The following information was shared via email with the library community by Elaine Keefe, Capitol Hill Associates, in her role as MLA-ITEM lobbyist. 

House Legacy Bill: Yesterday the House Legacy Committee competed work on its omnibus bill and passed it out of committee. Rep. Dean Urdahl, chair of the committee, made it very clear in his opening remarks that no group was entitled to any particular amount of Legacy funding, regardless of what they had received in the past. As such, there is no such thing as a “cut” in Legacy funds. We all start out at zero for the biennium, and the amounts we receive will fluctuate – sometimes they will be higher and sometimes they will be lower than in the past. He said that some groups needed an “attitude adjustment.”

I spoke with Rep. Urdahl today and he expressed annoyance at the number of e-mails he had received about the level of library funding in the bill. I assured him that his message was loud and clear and that I would convey it to the library community. I also thanked him for including funding for libraries in his bill, acknowledging that he has long been a strong library supporter.

So, thank you to those of you who contacted your legislators and members of the House Legacy Committee. However, we need to stop complaining about the level of funding provided in the House Legacy bill.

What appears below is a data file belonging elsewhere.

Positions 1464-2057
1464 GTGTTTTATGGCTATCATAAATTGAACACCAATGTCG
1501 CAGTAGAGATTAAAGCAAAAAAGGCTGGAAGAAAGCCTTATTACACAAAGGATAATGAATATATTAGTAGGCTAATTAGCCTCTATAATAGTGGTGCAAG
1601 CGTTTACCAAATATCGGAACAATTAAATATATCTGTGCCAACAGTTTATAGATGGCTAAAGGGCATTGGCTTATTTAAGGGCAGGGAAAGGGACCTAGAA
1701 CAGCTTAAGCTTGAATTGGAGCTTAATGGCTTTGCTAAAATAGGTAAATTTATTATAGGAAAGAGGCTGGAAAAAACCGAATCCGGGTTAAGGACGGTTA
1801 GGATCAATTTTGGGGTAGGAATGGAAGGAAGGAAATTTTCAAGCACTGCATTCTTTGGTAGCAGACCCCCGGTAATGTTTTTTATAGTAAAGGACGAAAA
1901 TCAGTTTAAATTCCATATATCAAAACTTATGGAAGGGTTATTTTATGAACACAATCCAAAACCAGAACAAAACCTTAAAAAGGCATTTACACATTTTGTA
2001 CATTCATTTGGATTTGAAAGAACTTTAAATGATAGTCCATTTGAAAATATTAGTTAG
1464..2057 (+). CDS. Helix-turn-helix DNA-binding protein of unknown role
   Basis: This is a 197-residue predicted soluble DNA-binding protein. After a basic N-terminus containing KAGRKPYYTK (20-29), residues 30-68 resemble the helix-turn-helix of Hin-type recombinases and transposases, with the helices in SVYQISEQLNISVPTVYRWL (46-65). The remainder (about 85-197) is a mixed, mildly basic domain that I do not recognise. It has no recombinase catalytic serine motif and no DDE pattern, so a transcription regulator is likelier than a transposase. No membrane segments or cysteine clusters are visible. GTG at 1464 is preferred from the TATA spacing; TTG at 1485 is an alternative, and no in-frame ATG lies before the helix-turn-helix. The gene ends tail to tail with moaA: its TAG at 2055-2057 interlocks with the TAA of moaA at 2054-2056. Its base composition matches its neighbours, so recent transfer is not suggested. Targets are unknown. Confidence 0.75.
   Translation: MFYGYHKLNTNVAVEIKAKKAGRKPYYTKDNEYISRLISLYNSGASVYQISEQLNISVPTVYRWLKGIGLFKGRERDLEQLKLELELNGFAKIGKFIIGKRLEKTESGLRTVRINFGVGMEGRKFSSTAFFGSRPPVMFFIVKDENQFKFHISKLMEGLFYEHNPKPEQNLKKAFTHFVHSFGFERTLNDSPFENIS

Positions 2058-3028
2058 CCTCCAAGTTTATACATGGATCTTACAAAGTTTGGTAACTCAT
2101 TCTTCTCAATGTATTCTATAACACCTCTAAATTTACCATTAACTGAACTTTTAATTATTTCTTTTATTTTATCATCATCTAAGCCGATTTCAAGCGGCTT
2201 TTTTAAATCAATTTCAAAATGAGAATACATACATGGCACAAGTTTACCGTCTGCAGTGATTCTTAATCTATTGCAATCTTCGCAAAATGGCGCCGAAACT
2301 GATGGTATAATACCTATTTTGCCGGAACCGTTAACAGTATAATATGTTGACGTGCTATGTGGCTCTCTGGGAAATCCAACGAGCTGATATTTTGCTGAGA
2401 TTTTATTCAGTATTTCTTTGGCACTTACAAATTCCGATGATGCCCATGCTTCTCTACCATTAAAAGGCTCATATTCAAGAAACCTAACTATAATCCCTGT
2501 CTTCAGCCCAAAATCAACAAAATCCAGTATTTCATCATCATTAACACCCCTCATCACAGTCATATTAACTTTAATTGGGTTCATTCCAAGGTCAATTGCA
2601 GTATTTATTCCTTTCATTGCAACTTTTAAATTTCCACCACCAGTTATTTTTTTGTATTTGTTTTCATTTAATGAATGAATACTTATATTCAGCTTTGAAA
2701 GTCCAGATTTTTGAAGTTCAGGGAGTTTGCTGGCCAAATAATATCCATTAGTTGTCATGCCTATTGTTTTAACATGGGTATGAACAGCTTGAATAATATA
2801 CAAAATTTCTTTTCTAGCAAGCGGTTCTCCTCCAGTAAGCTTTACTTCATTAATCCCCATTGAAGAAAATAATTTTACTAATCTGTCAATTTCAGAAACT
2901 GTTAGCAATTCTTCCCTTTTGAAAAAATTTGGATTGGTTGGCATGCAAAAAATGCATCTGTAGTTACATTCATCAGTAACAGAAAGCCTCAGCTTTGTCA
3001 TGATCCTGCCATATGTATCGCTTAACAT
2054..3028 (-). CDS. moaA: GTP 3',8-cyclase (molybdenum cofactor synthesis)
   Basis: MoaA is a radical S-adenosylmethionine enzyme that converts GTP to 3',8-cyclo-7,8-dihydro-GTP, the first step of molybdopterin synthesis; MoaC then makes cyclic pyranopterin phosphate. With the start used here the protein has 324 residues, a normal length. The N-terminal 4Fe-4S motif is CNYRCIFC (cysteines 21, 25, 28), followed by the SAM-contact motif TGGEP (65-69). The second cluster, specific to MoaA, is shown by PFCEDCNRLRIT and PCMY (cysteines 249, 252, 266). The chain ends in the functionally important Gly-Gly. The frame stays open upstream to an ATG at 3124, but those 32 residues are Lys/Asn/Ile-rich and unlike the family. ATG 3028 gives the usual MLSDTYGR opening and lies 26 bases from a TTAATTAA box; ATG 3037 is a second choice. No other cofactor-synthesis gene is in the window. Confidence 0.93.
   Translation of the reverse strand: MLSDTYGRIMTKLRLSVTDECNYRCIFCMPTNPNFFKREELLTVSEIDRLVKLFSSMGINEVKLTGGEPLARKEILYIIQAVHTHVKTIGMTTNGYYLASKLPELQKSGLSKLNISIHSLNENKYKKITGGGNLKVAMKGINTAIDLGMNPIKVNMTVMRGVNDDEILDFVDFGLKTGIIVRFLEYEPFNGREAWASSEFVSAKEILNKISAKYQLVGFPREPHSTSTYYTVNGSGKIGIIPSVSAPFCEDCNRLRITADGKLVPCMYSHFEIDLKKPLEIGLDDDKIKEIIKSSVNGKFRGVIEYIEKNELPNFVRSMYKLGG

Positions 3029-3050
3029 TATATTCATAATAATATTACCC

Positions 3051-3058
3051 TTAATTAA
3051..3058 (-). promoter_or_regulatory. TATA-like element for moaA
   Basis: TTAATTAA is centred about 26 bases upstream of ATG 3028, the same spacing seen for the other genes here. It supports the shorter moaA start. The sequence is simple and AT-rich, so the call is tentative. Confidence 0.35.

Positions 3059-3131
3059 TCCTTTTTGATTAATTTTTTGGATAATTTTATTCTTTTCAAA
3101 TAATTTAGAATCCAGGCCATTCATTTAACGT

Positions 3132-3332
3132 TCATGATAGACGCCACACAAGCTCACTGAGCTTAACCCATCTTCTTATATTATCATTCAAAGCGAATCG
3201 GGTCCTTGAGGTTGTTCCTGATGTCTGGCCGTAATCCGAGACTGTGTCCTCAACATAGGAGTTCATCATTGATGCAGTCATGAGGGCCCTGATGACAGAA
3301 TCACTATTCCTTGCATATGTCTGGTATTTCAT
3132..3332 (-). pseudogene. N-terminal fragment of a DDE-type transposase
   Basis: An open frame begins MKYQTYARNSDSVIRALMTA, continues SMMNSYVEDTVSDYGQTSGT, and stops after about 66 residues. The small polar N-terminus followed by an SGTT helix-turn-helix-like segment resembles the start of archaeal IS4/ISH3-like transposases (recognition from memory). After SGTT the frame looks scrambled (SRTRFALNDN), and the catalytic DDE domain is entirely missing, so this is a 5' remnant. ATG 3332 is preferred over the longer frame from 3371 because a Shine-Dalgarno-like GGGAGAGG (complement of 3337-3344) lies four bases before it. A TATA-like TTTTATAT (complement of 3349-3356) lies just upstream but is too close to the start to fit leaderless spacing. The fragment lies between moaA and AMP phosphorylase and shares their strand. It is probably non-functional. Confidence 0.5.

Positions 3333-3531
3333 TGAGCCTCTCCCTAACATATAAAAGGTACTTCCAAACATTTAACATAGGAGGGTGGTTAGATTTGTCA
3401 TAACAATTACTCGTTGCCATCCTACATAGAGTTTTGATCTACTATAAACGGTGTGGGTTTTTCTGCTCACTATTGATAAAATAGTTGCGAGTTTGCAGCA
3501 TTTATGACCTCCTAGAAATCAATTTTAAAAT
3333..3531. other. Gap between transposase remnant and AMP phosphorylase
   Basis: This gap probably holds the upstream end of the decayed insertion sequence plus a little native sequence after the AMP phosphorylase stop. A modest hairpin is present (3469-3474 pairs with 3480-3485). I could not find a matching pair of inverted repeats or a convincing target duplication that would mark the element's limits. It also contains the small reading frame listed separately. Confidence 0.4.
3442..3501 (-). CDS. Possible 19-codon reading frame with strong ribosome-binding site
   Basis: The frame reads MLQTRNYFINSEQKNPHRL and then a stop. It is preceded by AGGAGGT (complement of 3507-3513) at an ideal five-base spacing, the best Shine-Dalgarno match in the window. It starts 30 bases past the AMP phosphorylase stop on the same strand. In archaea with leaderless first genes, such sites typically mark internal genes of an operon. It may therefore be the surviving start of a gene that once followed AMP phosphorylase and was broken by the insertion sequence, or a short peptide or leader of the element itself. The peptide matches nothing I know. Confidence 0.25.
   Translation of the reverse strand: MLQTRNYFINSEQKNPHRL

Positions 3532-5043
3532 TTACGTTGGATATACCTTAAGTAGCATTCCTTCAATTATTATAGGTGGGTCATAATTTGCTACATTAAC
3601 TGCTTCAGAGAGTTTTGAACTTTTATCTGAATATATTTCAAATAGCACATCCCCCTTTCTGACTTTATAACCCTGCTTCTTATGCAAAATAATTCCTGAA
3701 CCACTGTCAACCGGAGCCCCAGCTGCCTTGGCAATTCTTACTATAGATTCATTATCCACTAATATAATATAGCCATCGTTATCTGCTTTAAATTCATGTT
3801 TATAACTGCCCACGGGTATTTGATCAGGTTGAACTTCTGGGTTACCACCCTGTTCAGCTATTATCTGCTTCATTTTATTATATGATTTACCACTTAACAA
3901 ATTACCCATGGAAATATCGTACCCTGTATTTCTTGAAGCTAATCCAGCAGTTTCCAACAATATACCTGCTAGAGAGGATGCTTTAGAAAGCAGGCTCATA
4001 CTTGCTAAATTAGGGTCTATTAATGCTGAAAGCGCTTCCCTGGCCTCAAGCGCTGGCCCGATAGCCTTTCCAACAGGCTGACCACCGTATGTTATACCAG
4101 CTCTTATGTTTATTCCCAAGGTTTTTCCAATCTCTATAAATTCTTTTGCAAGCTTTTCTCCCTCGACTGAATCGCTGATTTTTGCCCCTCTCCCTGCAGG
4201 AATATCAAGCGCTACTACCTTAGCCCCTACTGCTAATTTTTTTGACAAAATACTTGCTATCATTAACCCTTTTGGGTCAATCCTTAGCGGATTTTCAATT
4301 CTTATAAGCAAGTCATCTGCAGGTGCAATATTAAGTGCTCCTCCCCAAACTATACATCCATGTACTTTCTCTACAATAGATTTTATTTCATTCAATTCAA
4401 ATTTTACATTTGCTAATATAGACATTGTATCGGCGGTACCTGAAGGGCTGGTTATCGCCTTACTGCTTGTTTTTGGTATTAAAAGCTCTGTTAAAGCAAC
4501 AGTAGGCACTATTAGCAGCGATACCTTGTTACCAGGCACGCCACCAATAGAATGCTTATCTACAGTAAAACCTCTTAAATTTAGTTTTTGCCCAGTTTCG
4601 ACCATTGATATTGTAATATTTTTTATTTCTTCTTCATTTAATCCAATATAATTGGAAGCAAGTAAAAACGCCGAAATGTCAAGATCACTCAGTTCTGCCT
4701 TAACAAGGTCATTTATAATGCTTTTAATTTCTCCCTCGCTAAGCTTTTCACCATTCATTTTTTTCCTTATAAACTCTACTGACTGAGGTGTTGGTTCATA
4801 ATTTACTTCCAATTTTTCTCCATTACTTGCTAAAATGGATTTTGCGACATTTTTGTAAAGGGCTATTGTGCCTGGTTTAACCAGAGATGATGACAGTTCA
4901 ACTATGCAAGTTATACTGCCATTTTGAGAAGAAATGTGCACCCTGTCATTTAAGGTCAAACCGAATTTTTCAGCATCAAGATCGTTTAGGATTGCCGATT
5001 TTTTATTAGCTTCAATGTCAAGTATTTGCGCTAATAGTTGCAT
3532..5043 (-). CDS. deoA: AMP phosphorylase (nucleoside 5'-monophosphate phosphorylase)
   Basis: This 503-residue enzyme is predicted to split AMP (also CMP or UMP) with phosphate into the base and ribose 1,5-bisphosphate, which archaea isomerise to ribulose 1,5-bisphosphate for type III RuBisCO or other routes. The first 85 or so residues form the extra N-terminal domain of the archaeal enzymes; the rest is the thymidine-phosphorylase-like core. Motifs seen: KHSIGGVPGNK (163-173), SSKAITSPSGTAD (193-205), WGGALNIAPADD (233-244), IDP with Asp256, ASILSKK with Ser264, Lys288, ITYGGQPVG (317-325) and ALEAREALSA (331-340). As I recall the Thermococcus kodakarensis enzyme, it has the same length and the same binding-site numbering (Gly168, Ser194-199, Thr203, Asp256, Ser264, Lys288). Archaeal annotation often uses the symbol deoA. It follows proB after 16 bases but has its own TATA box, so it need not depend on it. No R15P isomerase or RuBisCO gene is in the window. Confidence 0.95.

Broadband: I reported last Thursday that the House was providing no new funding for broadband grants, while the Senate had $17 million in its budget and the Governor had $30 million in his budget proposal. However, on Friday when the omnibus jobs and energy bill was heard in the House Ways and Means Committee, $8 million was added for broadband grants. Funding for the Office of Broadband, which had been eliminated in the bill, was partially restored.

Library Construction Grants: Today I met with Rep. Jeff Howe (R – Rockville), a member of the House Capital Investment Committee. He agreed to introduce our bill to provide $10 million for Library Construction Grants. The bill is intended to put Library Construction Grants under consideration for inclusion in the 2016 bonding bill. We need to have it introduced this session so that it is on the radar of the House and Senate Capital Investment Committees as they tour the state this fall to look at proposed capital projects.

House Omnibus Tax Bill: Today the House Tax Committee passed its omnibus tax bill. Yesterday the committee took public testimony. The bill makes deep cuts in local government aid for Minneapolis, St. Paul and Duluth, but not for any other cities. Among the witnesses in opposition to these cuts were Kit Hadley, director of the St. Paul Public Library, and two branch managers. They spoke very eloquently about the impact these cuts would have on library services in St. Paul.

Other provisions of interest in the bill are as follows:

A sales tax exemption for building materials purchased by a contractor under a lump sum contract for buildings used by local governments. This was strongly supported by cities and counties.